live it active

Act the way you want to feel

I recently finished the book, The Happiness Project and have started to re-read Spark. The former is fairly self-explanatory and the latter discusses the association between physical activity and a variety of psychological conditions.

Interestingly, both books touch on the important, and often overlooked, influence that the body has over the mind. We more often think of the influence of the mind over the body – if we’re feeling blue we tend to feel lethargic, fatigued, etc.

Quite simply, acting the way you want to feel is a fairly powerful strategy to combat a variety of emotions/feelings that you perhaps do not want to feel at certain times.

Some of you may think this an effective strategy to ignore your emotions. I disagree. On the whole, I believe that we spend too much time analyzing why we feel the way we do. This can lead to an unfortunate and never-ending cycle of questioning. This is exhausting and not always effective. Actually, this can often lead to increased feelings of apprehension, sadness, or anxiety.

In Spark, the author talks about one of his clients who was getting into a habit of drinking to combat her daily stress. She came to him concerned about this pattern of behaviour. He suggested that when she felt the urge to drink to pick up a skipping rope. At her next appointment she explained that she had skipping ropes scattered across her house. She didn’t always feel like skipping, but she did it each time the urge reared its ugly head. The result? She felt more in control, masterful, happy, and her drinking habit had gone by the wayside.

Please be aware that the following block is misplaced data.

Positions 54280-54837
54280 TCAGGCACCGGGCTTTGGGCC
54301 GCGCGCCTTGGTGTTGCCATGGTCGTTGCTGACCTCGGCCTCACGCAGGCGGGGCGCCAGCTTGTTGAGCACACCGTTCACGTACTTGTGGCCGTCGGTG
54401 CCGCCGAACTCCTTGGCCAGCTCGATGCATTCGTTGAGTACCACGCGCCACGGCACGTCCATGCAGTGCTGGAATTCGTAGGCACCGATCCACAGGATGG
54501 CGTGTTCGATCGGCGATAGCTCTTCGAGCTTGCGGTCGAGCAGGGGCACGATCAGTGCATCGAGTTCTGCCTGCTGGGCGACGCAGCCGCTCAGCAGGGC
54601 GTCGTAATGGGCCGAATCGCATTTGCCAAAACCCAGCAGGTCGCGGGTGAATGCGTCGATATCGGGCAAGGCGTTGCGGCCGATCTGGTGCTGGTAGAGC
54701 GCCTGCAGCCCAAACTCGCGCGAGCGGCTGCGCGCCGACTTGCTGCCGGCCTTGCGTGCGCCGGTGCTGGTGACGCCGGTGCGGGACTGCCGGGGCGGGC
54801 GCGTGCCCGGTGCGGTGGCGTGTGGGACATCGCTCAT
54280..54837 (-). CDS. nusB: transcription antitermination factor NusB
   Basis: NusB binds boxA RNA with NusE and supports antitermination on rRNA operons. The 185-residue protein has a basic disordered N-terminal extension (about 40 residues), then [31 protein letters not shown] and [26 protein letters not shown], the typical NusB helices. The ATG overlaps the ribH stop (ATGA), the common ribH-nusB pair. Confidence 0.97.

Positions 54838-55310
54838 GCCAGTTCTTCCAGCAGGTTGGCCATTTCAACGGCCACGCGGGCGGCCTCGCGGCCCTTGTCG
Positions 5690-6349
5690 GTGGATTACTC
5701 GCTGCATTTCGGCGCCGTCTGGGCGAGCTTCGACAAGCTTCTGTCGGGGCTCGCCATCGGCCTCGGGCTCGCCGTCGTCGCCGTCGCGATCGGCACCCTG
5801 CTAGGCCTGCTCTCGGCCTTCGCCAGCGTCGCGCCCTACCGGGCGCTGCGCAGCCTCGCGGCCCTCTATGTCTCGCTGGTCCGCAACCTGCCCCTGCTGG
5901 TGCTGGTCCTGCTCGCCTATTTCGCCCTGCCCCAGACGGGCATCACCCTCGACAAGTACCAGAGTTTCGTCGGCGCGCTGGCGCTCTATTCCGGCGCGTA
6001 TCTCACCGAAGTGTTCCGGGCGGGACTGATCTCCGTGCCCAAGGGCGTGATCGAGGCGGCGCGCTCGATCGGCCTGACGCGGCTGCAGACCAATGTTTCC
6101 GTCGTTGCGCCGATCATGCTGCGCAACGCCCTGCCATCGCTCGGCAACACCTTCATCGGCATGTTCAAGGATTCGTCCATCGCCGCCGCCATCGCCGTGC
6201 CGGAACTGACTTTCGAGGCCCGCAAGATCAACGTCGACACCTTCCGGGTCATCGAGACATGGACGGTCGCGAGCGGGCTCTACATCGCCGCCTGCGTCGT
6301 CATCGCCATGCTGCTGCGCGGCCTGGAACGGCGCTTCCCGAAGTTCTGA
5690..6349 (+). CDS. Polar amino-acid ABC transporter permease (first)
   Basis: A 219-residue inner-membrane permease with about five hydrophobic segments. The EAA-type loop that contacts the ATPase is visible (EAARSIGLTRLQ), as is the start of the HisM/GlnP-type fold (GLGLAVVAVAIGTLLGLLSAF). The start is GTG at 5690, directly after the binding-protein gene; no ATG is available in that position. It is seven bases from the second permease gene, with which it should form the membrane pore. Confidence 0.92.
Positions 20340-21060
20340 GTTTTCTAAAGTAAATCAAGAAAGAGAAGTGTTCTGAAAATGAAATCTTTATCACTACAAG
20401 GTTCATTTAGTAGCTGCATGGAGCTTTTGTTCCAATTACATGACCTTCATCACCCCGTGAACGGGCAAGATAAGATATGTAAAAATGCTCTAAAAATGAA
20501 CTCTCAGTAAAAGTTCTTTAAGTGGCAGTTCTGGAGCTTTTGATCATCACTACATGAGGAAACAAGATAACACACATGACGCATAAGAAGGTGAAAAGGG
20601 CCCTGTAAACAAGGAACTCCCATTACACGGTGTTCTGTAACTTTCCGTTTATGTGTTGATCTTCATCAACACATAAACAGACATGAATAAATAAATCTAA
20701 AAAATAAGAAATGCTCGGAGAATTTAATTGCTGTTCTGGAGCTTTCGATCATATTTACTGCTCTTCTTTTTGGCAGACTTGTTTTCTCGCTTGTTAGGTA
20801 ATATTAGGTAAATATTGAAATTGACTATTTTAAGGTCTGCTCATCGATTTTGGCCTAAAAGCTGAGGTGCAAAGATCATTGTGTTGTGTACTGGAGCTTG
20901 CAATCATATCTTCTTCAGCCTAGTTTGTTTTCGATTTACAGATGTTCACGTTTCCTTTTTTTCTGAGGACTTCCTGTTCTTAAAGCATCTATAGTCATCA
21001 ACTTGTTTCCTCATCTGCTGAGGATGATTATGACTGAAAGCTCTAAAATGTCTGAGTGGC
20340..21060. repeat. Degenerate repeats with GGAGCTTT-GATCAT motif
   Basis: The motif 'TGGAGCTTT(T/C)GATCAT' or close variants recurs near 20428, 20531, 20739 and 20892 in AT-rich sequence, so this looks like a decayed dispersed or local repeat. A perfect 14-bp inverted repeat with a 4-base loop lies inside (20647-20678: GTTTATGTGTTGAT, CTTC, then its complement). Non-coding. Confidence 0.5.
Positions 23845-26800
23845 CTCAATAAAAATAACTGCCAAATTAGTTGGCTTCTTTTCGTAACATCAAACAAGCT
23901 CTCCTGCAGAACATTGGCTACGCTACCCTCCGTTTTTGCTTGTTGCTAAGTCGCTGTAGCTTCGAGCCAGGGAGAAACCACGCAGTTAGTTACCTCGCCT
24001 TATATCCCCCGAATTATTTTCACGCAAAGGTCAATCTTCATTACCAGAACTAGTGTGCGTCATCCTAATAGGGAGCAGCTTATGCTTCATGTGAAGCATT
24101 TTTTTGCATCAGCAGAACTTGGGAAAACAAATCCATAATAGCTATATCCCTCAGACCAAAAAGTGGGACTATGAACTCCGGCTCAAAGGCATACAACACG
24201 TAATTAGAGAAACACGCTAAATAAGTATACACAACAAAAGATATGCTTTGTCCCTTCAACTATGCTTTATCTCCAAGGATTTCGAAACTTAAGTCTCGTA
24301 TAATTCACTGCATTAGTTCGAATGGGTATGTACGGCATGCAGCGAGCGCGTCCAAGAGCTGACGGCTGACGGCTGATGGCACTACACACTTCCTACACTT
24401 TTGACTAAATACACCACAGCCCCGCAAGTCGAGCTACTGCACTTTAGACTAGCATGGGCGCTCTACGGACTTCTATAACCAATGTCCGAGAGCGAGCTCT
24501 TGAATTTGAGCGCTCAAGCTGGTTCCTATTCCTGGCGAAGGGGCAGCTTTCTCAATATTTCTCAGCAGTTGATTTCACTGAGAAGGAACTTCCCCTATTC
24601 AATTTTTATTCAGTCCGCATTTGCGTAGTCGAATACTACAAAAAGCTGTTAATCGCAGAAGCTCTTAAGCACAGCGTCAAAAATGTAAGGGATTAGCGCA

The next time you’re feeling blue, grumpy, angry try very very hard to act the way you want to feel. This takes work, so do NOT expect perfection on your first go.

Keep practicing.



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  1. * Judy says:

    This strategy could also work well for dieting and avoiding certain foods. And if one used the skipping rope as an alternative activity there would be an additional chance of loosing weight.

    | Reply Posted 6 years, 4 months ago

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